However, when the procedural defect has also resulted in the loss of an opportunity for statutory relief, these remedies cannot cure the defect. Before the Board, Mr. Batanic's counsel argued "that it is clear from all of the above that [Mr. Batanic] would have greatly benefited by having counsel present ... when he had an opportunity to request remedies to deportation." R. at 39.8 Indeed, the Board assumed this to be the case in its remand order when it stated: "[H]ad [counsel for Mr. Batanic] appeared ... he would have made application for remedies available to his client, to wit asylum." Board Op. at 2, Dec. 5, 1990. When Mr. Batanic was deprived of his right to counsel, he was also deprived of his right to apply for asylum; the two were inextricably tied. The only way to cure the procedural defect in the original hearing is to afford Mr. Batanic not only a new hearing, but also a hearing in which counsel effectively may protect Mr. Batanic's rights to the same extent that the attorney would have in the first hearing. Thus, the attorney must, consistent with due process, be able to apply for asylum nunc pro tunc.9 In short, the Board's second reading of the statute cannot be squared with the demands of due process as Congress understood them upon its enactment of the 1990 Amendments. Instead, the statute must be read to allow Mr. Batanic the opportunity to apply for asylum.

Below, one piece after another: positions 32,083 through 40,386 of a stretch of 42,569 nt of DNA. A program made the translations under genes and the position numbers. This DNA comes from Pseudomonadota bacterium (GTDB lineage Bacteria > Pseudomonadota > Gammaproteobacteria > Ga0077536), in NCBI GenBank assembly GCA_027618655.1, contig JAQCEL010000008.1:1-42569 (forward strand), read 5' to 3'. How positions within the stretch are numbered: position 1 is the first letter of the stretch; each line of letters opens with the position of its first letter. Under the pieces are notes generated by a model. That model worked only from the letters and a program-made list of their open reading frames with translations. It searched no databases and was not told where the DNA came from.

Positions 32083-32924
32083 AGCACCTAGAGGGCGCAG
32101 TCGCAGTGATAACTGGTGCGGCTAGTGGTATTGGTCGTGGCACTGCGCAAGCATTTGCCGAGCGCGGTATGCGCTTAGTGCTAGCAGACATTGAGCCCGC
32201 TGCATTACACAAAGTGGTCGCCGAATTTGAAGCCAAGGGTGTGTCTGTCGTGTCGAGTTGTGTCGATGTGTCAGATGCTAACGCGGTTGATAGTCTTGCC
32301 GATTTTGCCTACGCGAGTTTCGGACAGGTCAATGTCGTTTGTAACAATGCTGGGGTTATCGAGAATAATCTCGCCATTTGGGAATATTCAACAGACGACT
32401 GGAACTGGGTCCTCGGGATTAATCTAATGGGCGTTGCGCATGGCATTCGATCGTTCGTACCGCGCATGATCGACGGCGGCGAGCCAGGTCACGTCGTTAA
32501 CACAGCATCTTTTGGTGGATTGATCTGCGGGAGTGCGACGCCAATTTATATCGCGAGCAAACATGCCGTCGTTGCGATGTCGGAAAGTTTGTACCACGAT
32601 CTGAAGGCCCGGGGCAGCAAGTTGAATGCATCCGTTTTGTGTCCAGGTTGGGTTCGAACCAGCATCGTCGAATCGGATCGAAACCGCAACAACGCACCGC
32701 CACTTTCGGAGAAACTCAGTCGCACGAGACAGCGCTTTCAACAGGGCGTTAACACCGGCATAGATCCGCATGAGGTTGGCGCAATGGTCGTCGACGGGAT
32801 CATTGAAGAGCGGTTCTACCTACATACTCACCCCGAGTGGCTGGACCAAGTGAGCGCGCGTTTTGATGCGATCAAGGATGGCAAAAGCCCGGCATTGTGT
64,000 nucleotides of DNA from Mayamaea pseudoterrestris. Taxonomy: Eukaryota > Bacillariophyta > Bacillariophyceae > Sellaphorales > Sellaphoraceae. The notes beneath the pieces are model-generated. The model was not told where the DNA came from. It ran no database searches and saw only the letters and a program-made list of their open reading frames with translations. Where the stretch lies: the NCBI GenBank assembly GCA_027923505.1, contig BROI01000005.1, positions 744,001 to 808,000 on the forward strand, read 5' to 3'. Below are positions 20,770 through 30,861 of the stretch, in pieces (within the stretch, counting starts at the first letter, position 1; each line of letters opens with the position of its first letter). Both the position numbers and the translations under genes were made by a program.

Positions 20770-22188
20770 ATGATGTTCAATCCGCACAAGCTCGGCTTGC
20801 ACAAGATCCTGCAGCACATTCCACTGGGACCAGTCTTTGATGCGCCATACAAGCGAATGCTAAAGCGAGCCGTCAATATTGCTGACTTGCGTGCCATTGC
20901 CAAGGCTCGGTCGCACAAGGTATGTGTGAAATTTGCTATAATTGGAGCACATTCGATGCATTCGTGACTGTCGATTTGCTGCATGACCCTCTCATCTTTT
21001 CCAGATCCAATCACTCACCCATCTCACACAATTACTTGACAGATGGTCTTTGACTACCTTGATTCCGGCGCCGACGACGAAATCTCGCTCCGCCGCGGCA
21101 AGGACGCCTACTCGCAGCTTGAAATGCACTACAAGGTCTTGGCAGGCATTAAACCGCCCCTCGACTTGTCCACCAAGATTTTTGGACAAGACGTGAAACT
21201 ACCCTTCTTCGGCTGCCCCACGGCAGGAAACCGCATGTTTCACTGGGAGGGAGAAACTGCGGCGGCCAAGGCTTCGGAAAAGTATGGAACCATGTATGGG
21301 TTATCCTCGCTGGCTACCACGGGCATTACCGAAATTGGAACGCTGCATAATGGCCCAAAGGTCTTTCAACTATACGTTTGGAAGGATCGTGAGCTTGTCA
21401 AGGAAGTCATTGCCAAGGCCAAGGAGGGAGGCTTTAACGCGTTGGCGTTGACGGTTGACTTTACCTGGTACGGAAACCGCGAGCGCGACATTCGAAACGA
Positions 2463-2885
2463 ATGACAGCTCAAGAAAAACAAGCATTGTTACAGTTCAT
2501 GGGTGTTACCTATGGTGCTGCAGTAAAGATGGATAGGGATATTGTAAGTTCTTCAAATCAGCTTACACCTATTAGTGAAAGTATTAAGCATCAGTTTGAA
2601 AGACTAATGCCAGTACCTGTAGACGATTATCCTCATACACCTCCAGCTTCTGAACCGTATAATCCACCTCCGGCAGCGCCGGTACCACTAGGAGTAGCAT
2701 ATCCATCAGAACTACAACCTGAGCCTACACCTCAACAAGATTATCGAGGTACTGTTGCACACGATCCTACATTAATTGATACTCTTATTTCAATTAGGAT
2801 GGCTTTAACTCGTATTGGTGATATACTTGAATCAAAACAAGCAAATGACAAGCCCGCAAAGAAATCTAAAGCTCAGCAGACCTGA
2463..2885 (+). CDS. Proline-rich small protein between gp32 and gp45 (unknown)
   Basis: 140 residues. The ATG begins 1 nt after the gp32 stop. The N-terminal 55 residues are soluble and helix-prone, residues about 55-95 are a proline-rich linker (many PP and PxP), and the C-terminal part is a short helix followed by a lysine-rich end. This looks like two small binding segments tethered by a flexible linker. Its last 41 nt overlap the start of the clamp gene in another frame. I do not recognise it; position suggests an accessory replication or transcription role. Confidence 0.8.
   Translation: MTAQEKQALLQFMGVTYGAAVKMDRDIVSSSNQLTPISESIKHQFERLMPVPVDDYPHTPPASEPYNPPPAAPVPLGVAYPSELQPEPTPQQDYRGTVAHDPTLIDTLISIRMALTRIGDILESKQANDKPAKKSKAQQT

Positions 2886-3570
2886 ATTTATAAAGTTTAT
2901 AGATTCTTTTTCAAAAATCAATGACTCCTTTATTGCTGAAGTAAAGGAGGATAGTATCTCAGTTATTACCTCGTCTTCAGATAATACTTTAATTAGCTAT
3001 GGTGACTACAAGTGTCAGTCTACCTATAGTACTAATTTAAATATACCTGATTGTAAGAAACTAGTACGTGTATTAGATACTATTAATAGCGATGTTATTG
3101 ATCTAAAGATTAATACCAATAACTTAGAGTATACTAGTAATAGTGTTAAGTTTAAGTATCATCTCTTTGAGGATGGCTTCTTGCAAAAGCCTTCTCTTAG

Even if these constitutional concerns were not present, we would hesitate to adopt the position taken by the Board. It is true that the 1990 Amendments, as well as the predecessor 1988 Amendments, were designed to "strip[] aliens who commit serious crimes in the United States of the opportunity to enter or remain in this country." Garcia v. INS, 7 F.3d 1320 (7th Cir.1993). However, the language of the statute suggests that Congress did not intend to strip aliens with pending applications for asylum of their opportunity for this remedy. The 1990 Amendments state that "[t]he amendment made by subsection (a)(1) [disallowing aggravated felons from applying for asylum] shall apply to convictions entered before, on, or after the date of the enactment of this Act and to applications for asylum made on or after such date." Pub.L. 101-649 § 515(b), 104 Stat. 5053, as amended Pub.L. 102-232, 105 Stat. 1752. Congress clearly chose not to make this section applicable to applications for asylum currently pending before the INS. Had it intended to make the bar apply to applications made before the date of enactment, it could have done so by using the language that it did use for convictions: The amendment shall apply to applications for asylum made before, on, or after such date. "`[W]here Congress includes particular language in one section of a statute but omits it in another section of the same Act, it is generally presumed that Congress acts intentionally and purposely in the disparate inclusion or exclusion.'" Russelo v. United States, 464 U.S. 16, 23, 104 S.Ct. 296, 300, 78 L.Ed.2d 17 (1984) (citations omitted). Thus, Congress consciously determined that asylum should not be denied automatically to those whose applications for this type of relief were pending on the date the Amendments were enacted. This clear distinction in statutory language also supports our conclusion that Mr. Batanic must be given the advantage of the law that existed when his first hearing was held.